Two items in the Mexico City News caught my attention the other day. The first noted that thousands of tons of strawberries were being allowed to rot on the vine (if you will excuse my mixed metaphor) because a U.S. packing firm introduced hepatitis to strawberries during processing. The other was a box containing one paragraph telling that the U.S. government may be getting ready to push the border between Mexico and the U.S. in the Gulf of Mexico further south.

Mexican agricultural produce is, pound for pound and penny for penny, as good as, or better than, its Yankee counterpart. During the lengthy debate over whether, under NAFTA, the U.S. should lower its tax on Mexican tomatoes and avocados, a U.S. Senator from Florida told a news conference that his grower constituents needed a high tariff in order to stay in business. He said that Mexican tomatoes are simply better than Florida tomatoes.

Since then, U.S. authorities, acting to protect the turfs of their own growers and canners, have moved in various ways against a number of Mexican agricultural enterprises. The same racism and arrogance that results in Prop 187 and the latest rounds of anti-immigrant pogrom, are at work here, and nowhere is it clearer than the anti-Mexican hysteria occurring in the wake of a hepatitis outbreak in Michigan last week.

A tragedy (these berries ended up on school lunch trays) involved berries grown in Mexico. A U.S. company in San Diego received the berries, cut them up, and froze them. Unfortunately for all concerned, the cannery gave the strawberries hepatitis. 150 schoolchildren became ill with this dangerous liver disease.

At first, the news reports assumed that the hepatitis must have been on the berries all along, because everyone knows that the Mexicans are a dirty people and not competent to clean their produce. And to prove it, they trotted out a “buy American” law, which was misrepresented as consumer protection rather than U.S. grower protection. The law says that only U.S. grown produce may be served in school lunches.

Even now, after a parade of experts has explained that the Mexicans were bum rapped, U.S. importers are staying away from Mexican strawberries because they can’t send them to market. Shoppers won’t touch them, because they are scared. They will miss the chance to taste the incredible freshness and ripeness of a Mexican strawberry. A small price to pay, compared to the increasing number of Mexican agricultural workers who won’t get paid to harvest them (up, to 2,500, early this week), or the Mexican growers and canners who will get stung for about 5 million dollars.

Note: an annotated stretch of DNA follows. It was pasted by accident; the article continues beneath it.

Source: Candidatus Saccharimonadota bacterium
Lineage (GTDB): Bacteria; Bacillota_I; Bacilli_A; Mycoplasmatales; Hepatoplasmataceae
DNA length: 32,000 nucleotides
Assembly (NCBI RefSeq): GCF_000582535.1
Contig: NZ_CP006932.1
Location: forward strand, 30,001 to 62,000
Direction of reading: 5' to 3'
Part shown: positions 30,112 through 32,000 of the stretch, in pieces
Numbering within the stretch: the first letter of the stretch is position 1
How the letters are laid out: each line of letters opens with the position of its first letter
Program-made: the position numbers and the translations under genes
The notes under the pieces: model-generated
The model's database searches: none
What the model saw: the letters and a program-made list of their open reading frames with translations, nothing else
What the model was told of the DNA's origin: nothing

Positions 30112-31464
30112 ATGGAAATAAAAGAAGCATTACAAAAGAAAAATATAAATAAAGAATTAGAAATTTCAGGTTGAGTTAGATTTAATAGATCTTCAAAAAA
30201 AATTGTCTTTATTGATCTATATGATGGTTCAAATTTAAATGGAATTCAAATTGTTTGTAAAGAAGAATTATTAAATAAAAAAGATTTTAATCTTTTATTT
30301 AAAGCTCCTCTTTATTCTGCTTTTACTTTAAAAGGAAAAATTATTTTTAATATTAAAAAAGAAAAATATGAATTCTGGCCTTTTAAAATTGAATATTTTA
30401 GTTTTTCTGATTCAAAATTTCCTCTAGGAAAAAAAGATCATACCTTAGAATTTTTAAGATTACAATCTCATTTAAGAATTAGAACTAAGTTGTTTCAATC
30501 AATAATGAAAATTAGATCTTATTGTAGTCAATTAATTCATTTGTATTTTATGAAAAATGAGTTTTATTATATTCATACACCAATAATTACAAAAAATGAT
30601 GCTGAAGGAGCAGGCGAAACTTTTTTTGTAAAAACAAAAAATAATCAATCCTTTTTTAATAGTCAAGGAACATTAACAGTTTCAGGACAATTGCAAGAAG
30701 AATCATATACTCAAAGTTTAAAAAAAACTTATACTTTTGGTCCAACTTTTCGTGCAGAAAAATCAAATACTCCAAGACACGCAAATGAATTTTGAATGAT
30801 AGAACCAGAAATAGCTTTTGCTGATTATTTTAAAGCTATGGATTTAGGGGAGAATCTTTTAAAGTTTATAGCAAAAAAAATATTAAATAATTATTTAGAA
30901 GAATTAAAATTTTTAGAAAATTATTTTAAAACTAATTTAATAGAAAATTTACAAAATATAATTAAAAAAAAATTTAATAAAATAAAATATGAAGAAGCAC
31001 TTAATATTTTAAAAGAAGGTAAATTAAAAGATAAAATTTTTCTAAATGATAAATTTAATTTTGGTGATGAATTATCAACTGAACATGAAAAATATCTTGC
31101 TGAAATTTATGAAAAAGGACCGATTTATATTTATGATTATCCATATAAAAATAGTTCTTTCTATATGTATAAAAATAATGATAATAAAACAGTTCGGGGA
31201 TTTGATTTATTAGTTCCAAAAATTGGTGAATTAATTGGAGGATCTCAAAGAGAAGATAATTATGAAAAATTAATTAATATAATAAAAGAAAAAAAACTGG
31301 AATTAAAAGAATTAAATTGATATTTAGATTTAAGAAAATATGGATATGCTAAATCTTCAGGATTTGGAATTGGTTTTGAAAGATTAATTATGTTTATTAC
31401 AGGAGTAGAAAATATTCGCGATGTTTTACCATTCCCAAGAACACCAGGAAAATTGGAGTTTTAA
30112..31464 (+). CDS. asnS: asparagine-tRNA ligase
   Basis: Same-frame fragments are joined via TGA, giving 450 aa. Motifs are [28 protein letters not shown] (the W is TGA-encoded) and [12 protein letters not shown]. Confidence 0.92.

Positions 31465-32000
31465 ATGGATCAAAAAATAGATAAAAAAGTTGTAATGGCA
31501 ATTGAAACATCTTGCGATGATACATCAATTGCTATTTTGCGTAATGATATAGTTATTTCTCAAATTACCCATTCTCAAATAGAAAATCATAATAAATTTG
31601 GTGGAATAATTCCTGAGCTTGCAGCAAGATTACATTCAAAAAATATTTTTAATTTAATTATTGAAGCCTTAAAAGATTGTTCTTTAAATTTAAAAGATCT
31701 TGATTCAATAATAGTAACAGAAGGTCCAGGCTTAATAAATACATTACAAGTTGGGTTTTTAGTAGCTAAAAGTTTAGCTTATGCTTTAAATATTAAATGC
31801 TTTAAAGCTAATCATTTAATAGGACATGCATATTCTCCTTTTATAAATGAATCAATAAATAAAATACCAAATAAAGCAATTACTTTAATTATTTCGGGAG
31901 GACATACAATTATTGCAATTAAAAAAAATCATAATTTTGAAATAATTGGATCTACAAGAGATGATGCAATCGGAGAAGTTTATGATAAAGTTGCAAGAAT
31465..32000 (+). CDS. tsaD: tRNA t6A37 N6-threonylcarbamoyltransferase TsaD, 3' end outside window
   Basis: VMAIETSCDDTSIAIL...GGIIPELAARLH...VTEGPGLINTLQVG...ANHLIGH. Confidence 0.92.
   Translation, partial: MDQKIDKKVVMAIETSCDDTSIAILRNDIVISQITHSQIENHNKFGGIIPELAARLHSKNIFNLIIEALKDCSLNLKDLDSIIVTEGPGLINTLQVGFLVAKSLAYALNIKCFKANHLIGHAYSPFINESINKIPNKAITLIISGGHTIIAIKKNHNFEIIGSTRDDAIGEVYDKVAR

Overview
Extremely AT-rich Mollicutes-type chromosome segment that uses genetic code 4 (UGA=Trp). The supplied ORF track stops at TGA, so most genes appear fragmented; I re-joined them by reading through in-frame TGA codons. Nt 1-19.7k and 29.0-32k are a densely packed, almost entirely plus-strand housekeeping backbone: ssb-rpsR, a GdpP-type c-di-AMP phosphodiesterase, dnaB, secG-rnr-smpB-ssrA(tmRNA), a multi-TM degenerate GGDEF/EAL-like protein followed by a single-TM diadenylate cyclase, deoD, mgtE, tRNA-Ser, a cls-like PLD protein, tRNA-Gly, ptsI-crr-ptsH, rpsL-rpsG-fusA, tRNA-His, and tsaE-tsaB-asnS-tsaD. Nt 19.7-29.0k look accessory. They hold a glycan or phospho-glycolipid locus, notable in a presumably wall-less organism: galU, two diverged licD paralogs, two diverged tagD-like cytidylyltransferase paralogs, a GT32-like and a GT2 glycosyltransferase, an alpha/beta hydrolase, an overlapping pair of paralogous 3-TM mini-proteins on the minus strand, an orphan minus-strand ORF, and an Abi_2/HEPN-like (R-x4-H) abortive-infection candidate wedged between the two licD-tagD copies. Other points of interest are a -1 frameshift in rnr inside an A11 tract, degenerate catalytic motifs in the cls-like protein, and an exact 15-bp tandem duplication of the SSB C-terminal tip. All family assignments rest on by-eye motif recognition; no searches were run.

In what many Mexicans perceive as an expansionist stance, the U.S. congress has refrained from approving a treaty negotiated in 1978 by Jimmy Carter’s State Dept. Among the key provisions was a drawing of U.S. / Mexican territories in the Gulf of Mexico, agreeable to both sides. U.S. drilling rigs are taking crude out of the gulf floor, in territories disputed by the two countries. Clearly it would not be in the U.S. interest to disappoint Texaco, Arco and Chevron. Mexico says her territorial integrity is being violated.

UPDATE: On Sunday, 20,000 agricultural workers marched through Watsonville CA, led by AFL-CIO heavies, Rev Jessie Jackson, Cesar Chavez’ widow, and other luminaries, to demand the right for strawberry pickers to organize for better wages and working conditions. They were joined by contingents of workers and union organizers from Oaxaca and other Mexican growing areas.


No doubt about it, folks, the upcoming July election in Mexico City is the most important political event of the year, if not the era, in Mexico. Ultimately, it will be a test of the PRI’s ability to give up power when it is legitimately taken from them. ALL the polls predict that, barring assassination, revelations of wrong doing, or of immoral acts with helpless children and barnyard animals, Cuauhtemoc Cardenas of the PRD will take the prize.

In Mexico, winning an election requires more than getting more people to vote for you than vote for the other guy. First, the votes. Next, the ballot box. Then you have to take office. Zedillo has pledged to leave the ballot boxes alone, thus avoiding being accused of fixing the results, as many believe Carlos Salinas did in 1988. Once the Federal Election Commission (IFE) declares it, you’re the winner, and you can go to step 3.

Step 3: to take hold of the reins of power, you have to get past the barricades the opposition (loser) parties have thrown up in front of you. Common in small pueblitos high in the mountains, this stage can end in bloodshed.

Mexico City is not just another mayoral election. It is the first ever election for mayor in that city, which holds 1/4 of all Mexicans; and for the last 60+ years has had its mayor appointed by the (PRI) president of Mexico. Everyone is holding their breath.


If you bring your laptop with you, and you have a contract with a local service, but do not have a phone (as many short-term accommodations do not), you may take your computer to the Larga Distancia at Bustamente 203-A, just off the zocalo. They will plug it in for you, and you can upload and download for 2 pesos or less per connection.